Objective: To analyze prevalence and determinants of the use of parenteral ABs among NH residents in
Methods: A point prevalence study, on AB use, characteristics of residents and features of the NH was conducted in European NHs in 2009.
Results: Results from 270 NHs in 17 European countries are available. Overall, 25,892 NH residents were included and data on 1760 AB treatments were collected. The distribution of the routes of administration was: 90% orally, 9% parenterally, and 1% nasally. The prevalence of vascular catheters was 0.7% for the overall residents and 3.6% for the AB treated ones (n=1740). Of the latter, 56% received AB parenterally. The indication for administration of parenteral ABs was: empirical (74%), documented infection (20%), and prophylactic use (6%). Compared with other administration routes, parenteral ABs contained more empirical and documented treatments (for oral and nasal, 49%, p<0.0001, and 16%, p>0.2, respectively) and less prophylactic use (34%, p<0.0001). Most parenteral ABs were indicated for empirical treatment of respiratory tract infections (51%). Also, a large part was indicated for documented and empirical treatment of urinary tract infections (14% and 8.5%, respectively). The most frequently used parenteral ABs were cephalosporins (J01D, 48%), combinations of penicillins and beta-lactamase inhibitors (J01CR, 13%), and extended-spectrum beta-lactam penicillins (J01CA, 12%). Cephalosporins were significantly more frequently administered parenterally (p<0.0001) compared to other routes of administration, while this was less for quinolones (J01M) and other antibiotics (J01X) (p=0.0002 and p<0.0001, respectively). The prevalence of parenteral AB and catheter use corresponded only to a small extent (e.g. only three countries showed both the highest parenteral AB and vascular catheter use).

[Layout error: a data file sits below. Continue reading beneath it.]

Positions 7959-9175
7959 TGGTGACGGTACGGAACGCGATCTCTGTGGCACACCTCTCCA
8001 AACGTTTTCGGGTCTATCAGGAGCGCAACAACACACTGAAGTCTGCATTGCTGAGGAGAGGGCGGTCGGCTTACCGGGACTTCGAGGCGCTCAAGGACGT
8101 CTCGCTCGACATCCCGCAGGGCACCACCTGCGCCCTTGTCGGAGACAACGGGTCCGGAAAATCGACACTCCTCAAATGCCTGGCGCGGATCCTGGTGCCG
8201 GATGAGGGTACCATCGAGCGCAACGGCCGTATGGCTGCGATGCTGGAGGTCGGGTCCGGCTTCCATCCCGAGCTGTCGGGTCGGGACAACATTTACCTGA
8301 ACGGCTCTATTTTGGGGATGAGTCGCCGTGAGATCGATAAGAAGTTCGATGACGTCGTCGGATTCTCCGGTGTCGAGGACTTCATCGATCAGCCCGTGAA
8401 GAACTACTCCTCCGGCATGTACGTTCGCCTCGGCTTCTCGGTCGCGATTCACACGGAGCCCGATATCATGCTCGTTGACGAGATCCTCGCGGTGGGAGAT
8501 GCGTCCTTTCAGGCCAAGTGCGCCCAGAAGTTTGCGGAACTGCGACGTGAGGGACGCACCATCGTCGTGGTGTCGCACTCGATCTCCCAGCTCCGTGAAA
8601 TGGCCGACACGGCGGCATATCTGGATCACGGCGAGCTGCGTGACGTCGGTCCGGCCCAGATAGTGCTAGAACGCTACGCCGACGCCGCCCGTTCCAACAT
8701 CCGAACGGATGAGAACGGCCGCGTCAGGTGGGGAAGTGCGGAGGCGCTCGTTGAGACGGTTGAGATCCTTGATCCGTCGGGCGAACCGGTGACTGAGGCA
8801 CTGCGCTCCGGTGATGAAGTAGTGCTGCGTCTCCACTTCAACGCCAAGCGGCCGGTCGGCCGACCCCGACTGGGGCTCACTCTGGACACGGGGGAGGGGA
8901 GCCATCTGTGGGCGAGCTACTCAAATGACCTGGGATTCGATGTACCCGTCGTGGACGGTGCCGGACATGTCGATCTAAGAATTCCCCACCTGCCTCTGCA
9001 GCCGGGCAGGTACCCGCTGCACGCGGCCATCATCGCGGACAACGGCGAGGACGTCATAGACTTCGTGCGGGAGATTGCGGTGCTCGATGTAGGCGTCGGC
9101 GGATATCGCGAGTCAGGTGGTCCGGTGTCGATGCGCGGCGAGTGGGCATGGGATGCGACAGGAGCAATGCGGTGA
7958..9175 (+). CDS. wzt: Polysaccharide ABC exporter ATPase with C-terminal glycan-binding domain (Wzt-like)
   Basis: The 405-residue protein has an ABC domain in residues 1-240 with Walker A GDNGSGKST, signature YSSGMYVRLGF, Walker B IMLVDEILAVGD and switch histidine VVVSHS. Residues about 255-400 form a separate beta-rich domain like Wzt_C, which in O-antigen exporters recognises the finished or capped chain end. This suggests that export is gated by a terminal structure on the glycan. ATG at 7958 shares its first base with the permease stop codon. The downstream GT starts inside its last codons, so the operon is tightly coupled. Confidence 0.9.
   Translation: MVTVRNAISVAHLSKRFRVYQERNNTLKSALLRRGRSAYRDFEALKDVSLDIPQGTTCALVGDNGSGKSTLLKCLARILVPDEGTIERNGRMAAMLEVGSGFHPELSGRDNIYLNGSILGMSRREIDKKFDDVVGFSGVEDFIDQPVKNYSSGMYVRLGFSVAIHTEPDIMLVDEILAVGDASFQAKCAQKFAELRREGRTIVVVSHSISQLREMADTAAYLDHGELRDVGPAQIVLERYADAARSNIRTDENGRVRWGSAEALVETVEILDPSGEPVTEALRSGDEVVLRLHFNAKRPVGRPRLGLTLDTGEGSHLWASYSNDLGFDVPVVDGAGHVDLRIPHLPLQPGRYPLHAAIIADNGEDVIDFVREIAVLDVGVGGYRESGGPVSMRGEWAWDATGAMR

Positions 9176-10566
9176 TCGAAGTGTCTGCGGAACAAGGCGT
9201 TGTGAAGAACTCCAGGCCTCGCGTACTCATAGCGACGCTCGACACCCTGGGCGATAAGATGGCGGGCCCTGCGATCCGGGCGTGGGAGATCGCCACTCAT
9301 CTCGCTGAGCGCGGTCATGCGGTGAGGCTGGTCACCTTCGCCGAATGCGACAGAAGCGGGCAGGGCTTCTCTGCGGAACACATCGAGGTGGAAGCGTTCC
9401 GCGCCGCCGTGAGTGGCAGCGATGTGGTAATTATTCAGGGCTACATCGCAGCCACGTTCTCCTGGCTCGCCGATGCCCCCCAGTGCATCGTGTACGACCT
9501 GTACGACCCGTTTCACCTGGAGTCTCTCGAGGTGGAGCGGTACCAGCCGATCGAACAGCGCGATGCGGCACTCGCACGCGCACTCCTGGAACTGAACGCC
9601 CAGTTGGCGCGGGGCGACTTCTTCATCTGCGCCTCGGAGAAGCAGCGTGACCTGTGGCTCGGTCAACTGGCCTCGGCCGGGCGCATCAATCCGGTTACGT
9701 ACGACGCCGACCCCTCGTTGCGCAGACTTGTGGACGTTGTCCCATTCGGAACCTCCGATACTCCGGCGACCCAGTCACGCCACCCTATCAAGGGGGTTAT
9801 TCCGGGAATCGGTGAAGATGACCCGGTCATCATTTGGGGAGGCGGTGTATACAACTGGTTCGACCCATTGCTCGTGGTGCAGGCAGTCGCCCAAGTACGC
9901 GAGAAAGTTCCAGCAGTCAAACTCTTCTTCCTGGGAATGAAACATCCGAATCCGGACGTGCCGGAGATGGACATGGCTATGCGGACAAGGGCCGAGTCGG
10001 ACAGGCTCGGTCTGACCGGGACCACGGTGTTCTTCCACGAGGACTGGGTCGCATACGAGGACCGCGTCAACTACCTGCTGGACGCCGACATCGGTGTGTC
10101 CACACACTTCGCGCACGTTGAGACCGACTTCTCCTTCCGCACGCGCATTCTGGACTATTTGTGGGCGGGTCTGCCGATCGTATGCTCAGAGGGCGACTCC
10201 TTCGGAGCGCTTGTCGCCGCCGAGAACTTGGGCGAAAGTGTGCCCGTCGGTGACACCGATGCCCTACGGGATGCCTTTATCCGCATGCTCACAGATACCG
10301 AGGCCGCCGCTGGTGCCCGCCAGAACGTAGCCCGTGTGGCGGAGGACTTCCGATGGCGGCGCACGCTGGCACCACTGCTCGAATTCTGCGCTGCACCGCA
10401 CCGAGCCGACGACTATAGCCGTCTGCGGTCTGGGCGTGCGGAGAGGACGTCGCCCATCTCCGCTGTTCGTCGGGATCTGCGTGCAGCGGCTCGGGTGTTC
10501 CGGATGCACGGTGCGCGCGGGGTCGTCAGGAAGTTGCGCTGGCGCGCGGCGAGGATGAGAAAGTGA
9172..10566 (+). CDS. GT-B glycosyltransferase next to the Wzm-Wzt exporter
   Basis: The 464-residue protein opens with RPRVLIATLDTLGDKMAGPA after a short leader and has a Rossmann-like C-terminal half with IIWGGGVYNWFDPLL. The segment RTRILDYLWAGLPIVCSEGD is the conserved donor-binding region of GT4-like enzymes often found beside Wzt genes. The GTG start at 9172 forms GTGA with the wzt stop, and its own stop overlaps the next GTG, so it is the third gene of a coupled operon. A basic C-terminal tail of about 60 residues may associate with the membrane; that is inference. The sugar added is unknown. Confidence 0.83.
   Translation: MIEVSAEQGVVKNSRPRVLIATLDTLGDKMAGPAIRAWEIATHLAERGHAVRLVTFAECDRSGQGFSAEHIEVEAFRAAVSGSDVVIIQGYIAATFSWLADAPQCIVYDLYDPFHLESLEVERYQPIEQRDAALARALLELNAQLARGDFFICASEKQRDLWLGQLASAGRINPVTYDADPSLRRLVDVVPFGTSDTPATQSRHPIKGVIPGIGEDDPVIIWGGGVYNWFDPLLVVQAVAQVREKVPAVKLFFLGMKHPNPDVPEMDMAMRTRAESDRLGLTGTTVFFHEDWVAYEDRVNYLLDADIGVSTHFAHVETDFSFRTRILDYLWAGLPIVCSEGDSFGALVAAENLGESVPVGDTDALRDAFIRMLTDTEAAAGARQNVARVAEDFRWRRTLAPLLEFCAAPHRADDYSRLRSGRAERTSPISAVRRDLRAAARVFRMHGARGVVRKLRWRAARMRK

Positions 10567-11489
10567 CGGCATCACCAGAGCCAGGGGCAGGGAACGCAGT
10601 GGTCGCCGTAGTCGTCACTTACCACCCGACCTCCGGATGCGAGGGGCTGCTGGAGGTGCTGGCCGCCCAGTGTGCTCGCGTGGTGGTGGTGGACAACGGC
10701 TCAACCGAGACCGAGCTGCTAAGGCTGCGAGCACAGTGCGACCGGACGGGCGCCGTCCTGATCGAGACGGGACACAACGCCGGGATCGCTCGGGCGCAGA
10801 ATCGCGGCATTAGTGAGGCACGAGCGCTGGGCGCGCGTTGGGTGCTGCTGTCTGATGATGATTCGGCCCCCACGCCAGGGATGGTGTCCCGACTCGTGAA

Conclusions: A small, but important, part of ABs in NHs is administered parenterally, mainly for respiratory and urinary tract infections. The majority of parenteral ABs is cephalosporins. A clear indication for the use of parenteral ABs is not found within vascular catheter use or NH profiles. The effect of parenteral administration of ABs on infection risk remains to be examined.